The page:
No matter how you express your gender identity, a cancer diagnosis can be difficult to handle. Misunderstanding of gender diversity, compounded by systemic health disparities, can make accessing quality care even more difficult. It is important for transgender and gender-nonconforming people to find support and assistance where possible.
What Is Gender Diversity?
Gender diversity refers to the range of gender expression beyond the binary of sex assigned at birth. Gender can be expressed in many ways, including one’s name, pronouns and clothing choices. Some people choose to medically transition with surgery or hormone therapy while others do not.
There is a difference between sexual orientation and gender identity. A person can transition or make changes to their gender presentation and have no change in sexual preference, for example. However they identify, every person with cancer deserves to live and thrive as the most authentic representation of themselves.
The language of gender representation is constantly evolving. This fact sheet seeks to use the appropriate terminology. For more on these topics, please read our companion fact sheet “Coping With Cancer as an LGBTQ+ Person.”
Structural Barriers to Care
Social stigma and a lack of trans-affirming medical training mean that non-binary, two-spirit, intersex or transgender individuals may have trouble accessing appropriate medical care. A lack of federal, state and workplace protections can also present significant barriers.
Even with good insurance and access to care, many individuals face barriers within health care systems. Health care documentation may provide limited binary gender choices: male or female. A trans individual might have trouble changing the gender listed in their client or medical record.
This might lead to negative interactions and the misuse of chosen name or pronouns by doctors and nurses.
In some cases, patients may have difficulty locating referrals for affirming specialists that suit their anatomy. A transgender woman with prostate cancer, for example, is entitled to the care of a provider who can meet her needs without fear of discrimination. Screenings and important follow-up care may be missed due to lack of a sense of emotional safety in navigating the healthcare environment. For instance, a trans man with a gynecologic cancer may feel unwelcome in a treatment space designated for “women’s cancers.” These difficulties can require great effort or even legal action to resolve.
Difficulties may also stem from care providers themselves. Poor or prejudiced interactions can lead to distrust or harmful outcomes. While some of these impacts may be unintended, they can still greatly affect a person’s emotional well-being.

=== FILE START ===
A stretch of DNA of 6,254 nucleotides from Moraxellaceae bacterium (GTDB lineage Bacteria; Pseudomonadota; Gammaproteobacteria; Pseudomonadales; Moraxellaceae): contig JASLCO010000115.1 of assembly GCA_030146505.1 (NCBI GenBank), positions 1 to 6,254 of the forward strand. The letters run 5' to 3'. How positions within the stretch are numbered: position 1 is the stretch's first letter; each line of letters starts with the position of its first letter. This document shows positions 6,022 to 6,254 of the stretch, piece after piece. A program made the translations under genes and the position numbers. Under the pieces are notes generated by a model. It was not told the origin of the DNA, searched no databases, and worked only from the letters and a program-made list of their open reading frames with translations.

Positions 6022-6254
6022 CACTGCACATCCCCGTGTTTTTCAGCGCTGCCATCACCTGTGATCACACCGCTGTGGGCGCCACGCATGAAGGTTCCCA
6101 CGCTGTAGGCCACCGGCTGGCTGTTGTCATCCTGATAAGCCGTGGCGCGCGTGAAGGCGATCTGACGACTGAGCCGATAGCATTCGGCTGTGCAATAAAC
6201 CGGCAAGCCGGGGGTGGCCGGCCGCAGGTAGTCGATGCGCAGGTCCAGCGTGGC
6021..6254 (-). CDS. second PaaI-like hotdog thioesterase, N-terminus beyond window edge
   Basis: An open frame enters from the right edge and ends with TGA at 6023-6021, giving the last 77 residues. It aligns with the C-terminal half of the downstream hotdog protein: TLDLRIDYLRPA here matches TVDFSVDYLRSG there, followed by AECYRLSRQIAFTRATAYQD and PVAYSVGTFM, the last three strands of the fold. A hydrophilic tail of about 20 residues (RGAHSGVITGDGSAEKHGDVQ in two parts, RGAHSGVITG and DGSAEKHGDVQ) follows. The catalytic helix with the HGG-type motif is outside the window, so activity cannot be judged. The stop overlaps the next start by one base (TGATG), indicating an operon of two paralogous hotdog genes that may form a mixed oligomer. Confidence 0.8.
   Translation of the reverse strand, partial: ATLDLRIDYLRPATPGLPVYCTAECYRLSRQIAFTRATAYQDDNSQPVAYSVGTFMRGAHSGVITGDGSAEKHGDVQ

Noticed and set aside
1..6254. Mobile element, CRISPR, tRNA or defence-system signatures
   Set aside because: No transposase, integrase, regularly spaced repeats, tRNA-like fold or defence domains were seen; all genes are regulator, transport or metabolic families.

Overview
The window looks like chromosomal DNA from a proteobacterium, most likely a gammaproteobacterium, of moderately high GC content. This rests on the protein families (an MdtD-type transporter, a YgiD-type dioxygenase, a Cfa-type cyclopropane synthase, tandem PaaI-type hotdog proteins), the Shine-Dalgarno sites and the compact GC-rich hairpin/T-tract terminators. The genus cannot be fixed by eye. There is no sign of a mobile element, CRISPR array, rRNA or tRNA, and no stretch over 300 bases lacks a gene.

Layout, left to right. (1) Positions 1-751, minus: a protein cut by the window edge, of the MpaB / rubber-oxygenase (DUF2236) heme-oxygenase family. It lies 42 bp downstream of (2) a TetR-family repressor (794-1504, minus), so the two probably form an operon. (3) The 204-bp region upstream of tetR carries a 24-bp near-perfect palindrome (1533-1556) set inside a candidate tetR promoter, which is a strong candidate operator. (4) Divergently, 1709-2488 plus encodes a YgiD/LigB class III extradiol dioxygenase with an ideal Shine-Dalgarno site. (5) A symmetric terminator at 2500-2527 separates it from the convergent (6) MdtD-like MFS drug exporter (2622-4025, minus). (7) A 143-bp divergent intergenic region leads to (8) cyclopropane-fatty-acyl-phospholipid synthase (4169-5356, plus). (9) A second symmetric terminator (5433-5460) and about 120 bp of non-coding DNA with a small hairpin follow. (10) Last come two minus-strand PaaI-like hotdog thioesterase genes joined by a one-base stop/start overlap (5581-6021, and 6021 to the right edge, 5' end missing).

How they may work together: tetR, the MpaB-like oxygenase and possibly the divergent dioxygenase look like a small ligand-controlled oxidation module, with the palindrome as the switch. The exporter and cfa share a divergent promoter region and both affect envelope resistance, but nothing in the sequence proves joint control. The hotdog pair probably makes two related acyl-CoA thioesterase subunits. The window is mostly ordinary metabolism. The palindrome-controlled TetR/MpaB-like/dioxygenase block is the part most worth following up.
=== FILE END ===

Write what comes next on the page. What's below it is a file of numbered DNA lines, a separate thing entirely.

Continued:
Discrimination may also be experienced from hospital administration and health care teams. Examples include misgendering in everyday communication or failure to use correct names or pronouns. These mistakes can lead to a lack of trust. Health care providers may also make assumptions during and after treatment. They might assume a patient will want breast reconstruction after a mastectomy, for example, or they might assume desires about fertility, hair loss or other topics.
The Power of Self-Advocacy
It is not always easy to disclose a non-normative gender identity. Finding a supportive health care team can have many benefits for your physical and emotional well-being. This allows you to concentrate fully on coping with your cancer experience.
However, revealing personal information may cause you to relive difficult or even traumatic coming out experiences. Above all, this is a highly personal choice. Your safety and comfort should always be first priority.
If you face discrimination, do not be afraid to seek a second opinion or find a better fit. The Affordable Care Act forbids health care providers who receive federal funding to discriminate on the basis of gender identity. This includes those accepting Medicare and Medicaid.
The tolls of treatment can be exhausting. Supportive medical institutions should indicate non-discriminatory policies. These might be posted on their website or within the care setting. They may include gender-neutral bathrooms and other trans-affirming accommodations. Patient advocates might be available to help address these and other issues.
A lack of personal support can make things even harder. Many trans and gender noncomforming individuals unfortunately have reduced or no contact with their biological families. A lack of legal protections for partners may also raise barriers to care.
Alternative forms of support can come from chosen family and friendship groups. Counseling and support groups also provide ways to process the cancer experience, through spaces tailored specifically for gender diverse patients. There are organizations that can assist. The LGBT Cancer Network provides online listings of inclusive medical providers across the country. Lambda Legal and Transgender Law Center can help you with legal challenges. Such challenges can range from name changes to gender markers.
CancerCare celebrates all facets of gender diversity. Our oncology social workers provide counseling in New York and New Jersey and telephone resource navigation throughout the country. Support groups are available for those with a cancer diagnosis and their loved ones. All services are free of charge.
Edited by Rachel Barnhart, LMSW